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Pediatrics. 2020 Feb;145(2). pii: e20192373. doi: 10.1542/peds.2019-2373. Epub 2020 Jan 8.

Hearing in Schoolchildren After Neonatal Exposure to a High-Dose Gentamicin Regimen.

Author information

1
Departments of Otorhinolaryngology and Head and Neck Surgery and.
2
Paediatric Research Group, Faculty of Health Sciences, Univeristy of Tromsø-Arctic University of Norway, Tromsø, Norway; and.
3
Ear-Nose-Throat Unit, Ishavsklinikken, Tromsø, Norway.
4
Paediatrics and Adolescence Medicine, University Hospital of North Norway, Tromsø, Norway; claus.klingenberg@unn.no.

Abstract

OBJECTIVE:

To assess the association between gentamicin exposure in the neonatal period and hearing in school age.

METHODS:

This study included children exposed to a high-dose (6 mg/kg) gentamicin regimen as neonates (2004-2012), invited for follow-up at school age, and a healthy age-matched control group. We assessed hearing with pure tone audiometry including the extended high-frequency (EHF) range. Outcomes were average hearing thresholds in the midfrequencies (0.5-4 kHz) and the EHFs (9-16 kHz). The measures of gentamicin exposure were cumulative dose and highest trough plasma concentration. We used linear regression models to assess the impact of gentamicin exposure, and other peri- and postnatal morbidities, on hearing thresholds.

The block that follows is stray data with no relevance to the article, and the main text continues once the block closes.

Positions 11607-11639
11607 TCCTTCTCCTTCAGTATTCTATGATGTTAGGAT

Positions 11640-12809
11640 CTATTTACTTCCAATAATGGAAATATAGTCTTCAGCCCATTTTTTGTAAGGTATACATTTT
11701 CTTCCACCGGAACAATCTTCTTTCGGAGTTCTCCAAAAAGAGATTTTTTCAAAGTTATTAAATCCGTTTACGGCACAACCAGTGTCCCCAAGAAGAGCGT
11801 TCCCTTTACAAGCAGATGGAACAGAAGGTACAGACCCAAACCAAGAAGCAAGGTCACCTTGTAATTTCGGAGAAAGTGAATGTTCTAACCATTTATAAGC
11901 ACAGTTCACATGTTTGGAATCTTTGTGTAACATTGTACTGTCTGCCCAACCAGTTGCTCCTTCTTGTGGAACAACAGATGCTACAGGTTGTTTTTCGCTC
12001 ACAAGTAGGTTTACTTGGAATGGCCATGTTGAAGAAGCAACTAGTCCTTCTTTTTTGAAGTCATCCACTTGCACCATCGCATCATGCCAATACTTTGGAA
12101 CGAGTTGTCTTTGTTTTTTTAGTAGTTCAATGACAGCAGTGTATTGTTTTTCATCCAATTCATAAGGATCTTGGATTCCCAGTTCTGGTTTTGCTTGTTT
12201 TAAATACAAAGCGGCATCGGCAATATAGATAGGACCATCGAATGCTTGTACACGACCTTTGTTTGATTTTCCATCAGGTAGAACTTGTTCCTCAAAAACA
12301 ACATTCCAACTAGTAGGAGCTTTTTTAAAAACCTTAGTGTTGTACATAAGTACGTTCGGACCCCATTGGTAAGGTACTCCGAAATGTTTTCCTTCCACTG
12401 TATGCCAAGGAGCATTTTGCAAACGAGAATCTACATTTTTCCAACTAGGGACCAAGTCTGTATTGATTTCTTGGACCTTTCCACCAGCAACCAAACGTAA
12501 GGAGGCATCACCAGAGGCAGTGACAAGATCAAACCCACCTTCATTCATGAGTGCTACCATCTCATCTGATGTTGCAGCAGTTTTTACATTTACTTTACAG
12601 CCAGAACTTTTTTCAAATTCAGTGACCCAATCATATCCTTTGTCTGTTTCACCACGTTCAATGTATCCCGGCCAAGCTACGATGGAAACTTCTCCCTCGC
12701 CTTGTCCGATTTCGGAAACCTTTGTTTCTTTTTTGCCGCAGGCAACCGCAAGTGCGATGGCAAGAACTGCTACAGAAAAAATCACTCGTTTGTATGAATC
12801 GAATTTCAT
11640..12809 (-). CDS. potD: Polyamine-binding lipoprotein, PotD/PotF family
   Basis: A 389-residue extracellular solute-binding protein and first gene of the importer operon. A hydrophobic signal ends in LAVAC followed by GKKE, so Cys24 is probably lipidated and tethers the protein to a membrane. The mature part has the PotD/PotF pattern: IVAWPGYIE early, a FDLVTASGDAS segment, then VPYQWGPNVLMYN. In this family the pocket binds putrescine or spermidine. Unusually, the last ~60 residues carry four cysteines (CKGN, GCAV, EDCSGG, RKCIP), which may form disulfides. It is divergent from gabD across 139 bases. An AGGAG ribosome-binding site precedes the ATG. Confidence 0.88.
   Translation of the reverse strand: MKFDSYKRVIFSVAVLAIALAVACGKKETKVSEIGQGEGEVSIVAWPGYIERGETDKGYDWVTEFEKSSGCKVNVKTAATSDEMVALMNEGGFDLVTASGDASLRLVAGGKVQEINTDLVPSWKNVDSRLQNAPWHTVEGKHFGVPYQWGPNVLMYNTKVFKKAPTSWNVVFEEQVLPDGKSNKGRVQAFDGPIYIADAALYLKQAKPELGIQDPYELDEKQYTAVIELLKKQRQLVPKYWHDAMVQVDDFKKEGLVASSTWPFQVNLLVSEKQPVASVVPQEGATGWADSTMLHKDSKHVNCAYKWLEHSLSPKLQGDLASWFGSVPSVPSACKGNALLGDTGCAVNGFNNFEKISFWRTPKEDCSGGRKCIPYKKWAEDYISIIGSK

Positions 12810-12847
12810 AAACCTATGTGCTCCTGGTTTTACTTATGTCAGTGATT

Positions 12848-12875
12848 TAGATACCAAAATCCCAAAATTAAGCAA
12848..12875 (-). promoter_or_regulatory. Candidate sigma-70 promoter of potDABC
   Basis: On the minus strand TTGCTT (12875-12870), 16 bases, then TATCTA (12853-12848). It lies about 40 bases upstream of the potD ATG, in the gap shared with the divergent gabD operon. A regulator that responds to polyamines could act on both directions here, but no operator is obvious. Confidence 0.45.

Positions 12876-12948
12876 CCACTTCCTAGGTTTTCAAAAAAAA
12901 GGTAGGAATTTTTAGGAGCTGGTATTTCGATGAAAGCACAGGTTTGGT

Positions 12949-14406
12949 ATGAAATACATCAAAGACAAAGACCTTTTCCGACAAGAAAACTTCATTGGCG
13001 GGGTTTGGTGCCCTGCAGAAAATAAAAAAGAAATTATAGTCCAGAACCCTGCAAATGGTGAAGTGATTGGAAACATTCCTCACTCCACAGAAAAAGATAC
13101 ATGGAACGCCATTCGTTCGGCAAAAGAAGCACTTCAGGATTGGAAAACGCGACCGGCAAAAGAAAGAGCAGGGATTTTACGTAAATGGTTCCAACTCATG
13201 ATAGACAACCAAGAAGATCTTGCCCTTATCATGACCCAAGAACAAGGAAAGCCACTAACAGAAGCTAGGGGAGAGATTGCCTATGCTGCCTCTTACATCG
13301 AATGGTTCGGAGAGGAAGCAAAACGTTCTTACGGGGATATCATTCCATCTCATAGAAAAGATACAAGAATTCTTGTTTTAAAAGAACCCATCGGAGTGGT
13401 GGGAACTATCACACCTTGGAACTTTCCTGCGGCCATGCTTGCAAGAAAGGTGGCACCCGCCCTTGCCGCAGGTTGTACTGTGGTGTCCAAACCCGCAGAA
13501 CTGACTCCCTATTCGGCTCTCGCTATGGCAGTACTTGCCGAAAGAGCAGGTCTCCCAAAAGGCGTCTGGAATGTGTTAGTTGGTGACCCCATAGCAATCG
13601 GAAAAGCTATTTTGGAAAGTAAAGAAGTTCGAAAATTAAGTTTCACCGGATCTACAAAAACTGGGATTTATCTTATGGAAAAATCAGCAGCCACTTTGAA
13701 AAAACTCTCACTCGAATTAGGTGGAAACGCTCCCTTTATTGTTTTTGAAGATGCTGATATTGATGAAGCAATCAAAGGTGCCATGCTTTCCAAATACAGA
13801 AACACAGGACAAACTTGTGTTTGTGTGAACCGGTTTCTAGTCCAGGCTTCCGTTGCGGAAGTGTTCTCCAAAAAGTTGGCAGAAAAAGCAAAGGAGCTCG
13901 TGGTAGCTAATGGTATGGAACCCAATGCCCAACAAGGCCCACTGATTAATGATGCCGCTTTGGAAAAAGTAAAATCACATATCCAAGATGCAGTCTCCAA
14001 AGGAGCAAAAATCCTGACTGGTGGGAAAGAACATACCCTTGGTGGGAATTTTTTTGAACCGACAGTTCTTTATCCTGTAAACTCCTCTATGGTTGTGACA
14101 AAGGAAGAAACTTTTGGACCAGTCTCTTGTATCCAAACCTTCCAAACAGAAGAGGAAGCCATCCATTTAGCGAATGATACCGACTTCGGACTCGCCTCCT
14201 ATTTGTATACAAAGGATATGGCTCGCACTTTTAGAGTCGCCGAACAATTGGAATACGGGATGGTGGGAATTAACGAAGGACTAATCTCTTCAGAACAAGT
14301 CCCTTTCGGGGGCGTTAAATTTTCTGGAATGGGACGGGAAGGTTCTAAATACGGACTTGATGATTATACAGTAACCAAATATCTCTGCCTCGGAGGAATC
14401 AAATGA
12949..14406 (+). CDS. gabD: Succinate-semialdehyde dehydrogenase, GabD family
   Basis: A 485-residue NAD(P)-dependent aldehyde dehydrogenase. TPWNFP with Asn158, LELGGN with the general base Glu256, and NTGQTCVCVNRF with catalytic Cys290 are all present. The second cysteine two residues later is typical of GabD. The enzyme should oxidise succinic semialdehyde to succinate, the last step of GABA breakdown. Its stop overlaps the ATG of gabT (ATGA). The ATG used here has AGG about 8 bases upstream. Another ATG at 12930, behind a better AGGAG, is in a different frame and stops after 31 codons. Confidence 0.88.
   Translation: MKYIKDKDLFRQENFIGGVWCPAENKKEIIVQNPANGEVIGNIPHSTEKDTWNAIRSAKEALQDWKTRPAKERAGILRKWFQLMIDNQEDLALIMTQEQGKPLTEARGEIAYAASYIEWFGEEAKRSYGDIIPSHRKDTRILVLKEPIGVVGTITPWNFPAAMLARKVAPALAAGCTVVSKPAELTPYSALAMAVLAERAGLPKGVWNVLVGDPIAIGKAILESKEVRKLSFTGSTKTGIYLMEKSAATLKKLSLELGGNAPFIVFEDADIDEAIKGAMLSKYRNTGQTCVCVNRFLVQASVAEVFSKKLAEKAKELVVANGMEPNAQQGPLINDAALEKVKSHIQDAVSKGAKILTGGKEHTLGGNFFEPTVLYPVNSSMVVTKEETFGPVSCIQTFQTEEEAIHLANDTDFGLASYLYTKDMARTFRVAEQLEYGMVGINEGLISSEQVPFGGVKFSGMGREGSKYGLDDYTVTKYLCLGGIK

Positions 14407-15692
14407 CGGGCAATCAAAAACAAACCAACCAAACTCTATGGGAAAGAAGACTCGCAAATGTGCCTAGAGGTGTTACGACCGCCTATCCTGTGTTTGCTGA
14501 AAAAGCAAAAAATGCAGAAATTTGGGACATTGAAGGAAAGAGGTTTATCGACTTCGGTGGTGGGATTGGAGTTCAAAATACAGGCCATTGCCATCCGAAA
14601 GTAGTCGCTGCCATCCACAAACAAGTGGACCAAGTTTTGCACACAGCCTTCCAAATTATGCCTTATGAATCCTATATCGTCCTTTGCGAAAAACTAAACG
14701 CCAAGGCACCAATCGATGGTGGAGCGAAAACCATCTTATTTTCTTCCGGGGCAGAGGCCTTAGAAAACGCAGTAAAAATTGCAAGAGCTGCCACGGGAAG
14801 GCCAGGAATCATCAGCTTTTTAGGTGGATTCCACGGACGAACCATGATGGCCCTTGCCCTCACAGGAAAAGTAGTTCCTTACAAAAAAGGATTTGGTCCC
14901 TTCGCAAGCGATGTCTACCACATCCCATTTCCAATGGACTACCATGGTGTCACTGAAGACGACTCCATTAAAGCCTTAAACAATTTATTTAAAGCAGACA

RESULTS:

A total of 219 gentamicin-exposed and 33 healthy-control children were included in the audiological analysis. In the gentamicin cohort, 39 (17%) had a birth weight <1500 g. Median cumulative doses and trough plasma concentrations were 30 (interquartile range 24-42) mg/kg and 1.0 (interquartile range 0.7-1.2) mg/L, respectively. Median hearing thresholds for the midfrequencies and the EHFs were 2.5 (0 to 6.3) dB hearing level and -1.7 (-5.0 to 5.0) dB hearing level, both of which were within the normal range. In an adjusted analysis, increasing hearing thresholds were associated with lower birth weight and postnatal middle-ear disease but not level of gentamicin exposure. After adjusting for birth weight, there was no difference in hearing threshold between the gentamicin-exposed cohort and healthy controls.

CONCLUSIONS:

Exposure to a high-dose gentamicin regimen in the neonatal period was not associated with an increase in hearing thresholds in schoolchildren being able to complete audiometry.

PMID:
31915192
DOI:
10.1542/peds.2019-2373

Conflict of interest statement

POTENTIAL CONFLICT OF INTEREST: The authors have indicated they have no potential conflicts of interest to disclose.

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